Pairing the mobile app (IOS/Android) with the MiCam allows it to display traffic conditions as intuitive colour coding of your trip route. Green means light traffic, while red means heavy traffic. Equally handy is a trip planner, which lets you plan multiple stops – great if you’re planning a roadie. The one thing I particularly liked was the use of landmark guidance (e.g., “Turn left at the BP…”). It really helped reduce the number of missed turn-offs. Drivers can also see their speed/the speed limit and get verbal alerts for speed cameras, merging lanes and school zones.

Then there’s the Dashcam which records everything in case of accidents, which means you’ve got insurance evidence if needed. The camera records in 1080 Full HD and has a 140-degree viewing angle. I was also pleasantly surprised by how well it worked at night, which Navman attributes to the STARVIS image sensor. The whole setup is powered by an ARM Cortex A7 Quad Core 1.7Ghz CPU and 8GB of RAM. It’s also the first device by Navman to use Android. All told, the combination of Android and the hardware spec equated to decent performance with no noticeable lags or stuttering.

Keying in your destination is a bit fiddly

In use, I was impressed by how quickly the MiCam was able to acquire a GPS fix. Our previous GPS often took upwards of 5 frustrating minutes. By comparison, the MiCam typically got a GPS signal lock within 30-40 seconds.

There are some frustrations, though. I found entering destination addresses fiddly. Instead of entering the address so the MiCam could search and find my destination, I had to first enter the suburb and then the street address. This isn’t terribly intuitive. It also makes searching for a location clumsy. Still, the move to a cleaner Android interface does make a huge difference to the MiCam’s overall usability. The other annoyance is the use of a jarring Australian accent. We call the MiCam Sheila because she sounds like a bogan extra from Kath and Kim. So how about a Kiwi accent, Navman?

Satellite connection is almost instant with the MiCam

When summing up the MiCam, I’d have to start with its feature set. About the only thing missing is a kitchen sink. Literally, all the bells and whistles you’d be ever likely to need are all there. Considering its very reasonable sticker price, you get a lot for your money. The MiCam’s features are provided as part of its retail price (including free map updates). Other brands usually charge a recurring premium. This, coupled with its excellent design, makes the MiCam a superb choice for anyone needing a GPS for their vehicle.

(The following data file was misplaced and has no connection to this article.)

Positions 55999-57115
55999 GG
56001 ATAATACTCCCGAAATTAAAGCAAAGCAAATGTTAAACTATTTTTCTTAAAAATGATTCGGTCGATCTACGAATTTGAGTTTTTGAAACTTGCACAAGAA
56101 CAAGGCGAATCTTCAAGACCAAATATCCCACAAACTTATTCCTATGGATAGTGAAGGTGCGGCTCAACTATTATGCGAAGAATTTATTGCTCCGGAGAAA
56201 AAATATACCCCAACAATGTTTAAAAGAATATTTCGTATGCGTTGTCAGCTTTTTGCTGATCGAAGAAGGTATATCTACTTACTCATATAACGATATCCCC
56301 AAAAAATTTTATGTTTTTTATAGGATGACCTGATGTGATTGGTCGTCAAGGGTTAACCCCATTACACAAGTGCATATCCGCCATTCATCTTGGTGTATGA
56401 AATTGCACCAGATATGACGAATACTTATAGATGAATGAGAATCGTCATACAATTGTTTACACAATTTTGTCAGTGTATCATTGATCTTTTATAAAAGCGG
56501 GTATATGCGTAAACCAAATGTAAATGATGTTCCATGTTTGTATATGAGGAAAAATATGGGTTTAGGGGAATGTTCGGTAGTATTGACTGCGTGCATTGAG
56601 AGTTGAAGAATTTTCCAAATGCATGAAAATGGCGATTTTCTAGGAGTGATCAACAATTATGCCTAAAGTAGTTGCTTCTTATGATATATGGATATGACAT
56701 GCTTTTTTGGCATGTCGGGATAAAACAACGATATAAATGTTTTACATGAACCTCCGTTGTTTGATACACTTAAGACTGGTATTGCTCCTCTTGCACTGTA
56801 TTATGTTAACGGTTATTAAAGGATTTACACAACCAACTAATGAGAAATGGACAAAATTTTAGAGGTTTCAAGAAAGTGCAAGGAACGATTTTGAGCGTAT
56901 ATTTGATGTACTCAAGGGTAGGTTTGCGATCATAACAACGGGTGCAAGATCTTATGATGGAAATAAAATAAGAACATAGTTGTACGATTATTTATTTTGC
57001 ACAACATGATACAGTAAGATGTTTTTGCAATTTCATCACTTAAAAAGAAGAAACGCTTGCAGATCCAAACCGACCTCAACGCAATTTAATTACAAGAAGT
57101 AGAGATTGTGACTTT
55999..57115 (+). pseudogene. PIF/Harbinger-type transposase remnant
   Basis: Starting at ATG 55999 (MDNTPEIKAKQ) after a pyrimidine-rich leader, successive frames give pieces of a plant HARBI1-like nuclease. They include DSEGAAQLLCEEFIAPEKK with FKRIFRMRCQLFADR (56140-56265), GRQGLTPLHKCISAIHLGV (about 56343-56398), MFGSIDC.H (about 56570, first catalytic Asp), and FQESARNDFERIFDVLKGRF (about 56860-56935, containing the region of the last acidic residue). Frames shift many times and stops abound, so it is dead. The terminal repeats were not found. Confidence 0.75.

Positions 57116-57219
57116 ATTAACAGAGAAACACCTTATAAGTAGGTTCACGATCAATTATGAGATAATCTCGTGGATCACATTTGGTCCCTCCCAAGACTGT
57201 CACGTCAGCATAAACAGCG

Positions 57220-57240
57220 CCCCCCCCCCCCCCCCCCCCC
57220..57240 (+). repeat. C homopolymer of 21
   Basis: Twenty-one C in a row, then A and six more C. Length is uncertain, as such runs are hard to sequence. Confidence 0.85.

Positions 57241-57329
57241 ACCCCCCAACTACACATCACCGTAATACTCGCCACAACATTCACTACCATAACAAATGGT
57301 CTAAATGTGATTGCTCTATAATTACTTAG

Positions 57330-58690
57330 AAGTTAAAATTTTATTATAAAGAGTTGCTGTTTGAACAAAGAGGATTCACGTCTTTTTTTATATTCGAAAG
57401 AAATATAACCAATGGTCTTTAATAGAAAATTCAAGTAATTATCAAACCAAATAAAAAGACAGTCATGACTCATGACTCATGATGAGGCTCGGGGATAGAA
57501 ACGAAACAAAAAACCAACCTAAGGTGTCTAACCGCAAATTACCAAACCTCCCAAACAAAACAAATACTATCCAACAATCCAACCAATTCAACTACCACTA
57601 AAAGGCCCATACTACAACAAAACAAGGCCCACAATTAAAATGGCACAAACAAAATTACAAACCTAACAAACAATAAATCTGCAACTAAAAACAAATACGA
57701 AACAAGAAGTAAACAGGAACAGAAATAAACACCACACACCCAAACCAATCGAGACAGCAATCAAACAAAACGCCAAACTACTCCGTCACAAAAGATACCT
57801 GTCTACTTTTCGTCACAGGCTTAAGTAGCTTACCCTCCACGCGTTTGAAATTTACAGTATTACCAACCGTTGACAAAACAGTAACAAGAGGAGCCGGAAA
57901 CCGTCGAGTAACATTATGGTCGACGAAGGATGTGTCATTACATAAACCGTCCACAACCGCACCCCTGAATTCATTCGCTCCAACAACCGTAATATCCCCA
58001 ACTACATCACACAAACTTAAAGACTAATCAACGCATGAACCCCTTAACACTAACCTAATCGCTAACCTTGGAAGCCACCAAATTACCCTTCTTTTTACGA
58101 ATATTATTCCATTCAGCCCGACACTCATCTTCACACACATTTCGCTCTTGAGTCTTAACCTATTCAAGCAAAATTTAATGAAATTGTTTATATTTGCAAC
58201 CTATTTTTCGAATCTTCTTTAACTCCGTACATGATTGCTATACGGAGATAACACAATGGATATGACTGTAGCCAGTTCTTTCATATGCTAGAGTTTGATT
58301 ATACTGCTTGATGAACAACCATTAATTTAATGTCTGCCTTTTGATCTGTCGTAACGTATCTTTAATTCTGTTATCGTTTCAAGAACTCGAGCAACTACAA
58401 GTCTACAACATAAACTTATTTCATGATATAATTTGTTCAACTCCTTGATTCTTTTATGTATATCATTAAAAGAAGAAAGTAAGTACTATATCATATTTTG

Pat has been talking about tech on TV, radio and print for over 20 years, having served time as a TV tech guy and currently penning reviews for Witchdoctor. He loves nothing more than rolling his sleeves up and playing with shiny gadgets.

1 Comment

  1. Hi,
    Note that Navman promise free monthly NZ Map updates which I took to mean exactly that. 12 monthly updates in 1 year. I was wrong. Navman rely on a third party for NZ maps who provide updates when they get around to it.
    No NZ updates since Oct 2021 so current map well out of date.

Leave a Reply

Your email address will not be published.

This site uses Akismet to reduce spam. Learn how your comment data is processed.

Support Witchdoctor!

Give a little to support Witchdoctor’s quest to save high quality independent journalism. It’s easy and painless!

Just donate $5 or $10 to our PressPatron account by clicking on the button below.

Witchdoctor straight to your inbox every 2nd week


Previous Story

Spark and Skinny users dodge cyber bullet

Next Story

Snakefinger’s 1981 NZ tour that wasn’t

Latest from Thought Piece

Go toTop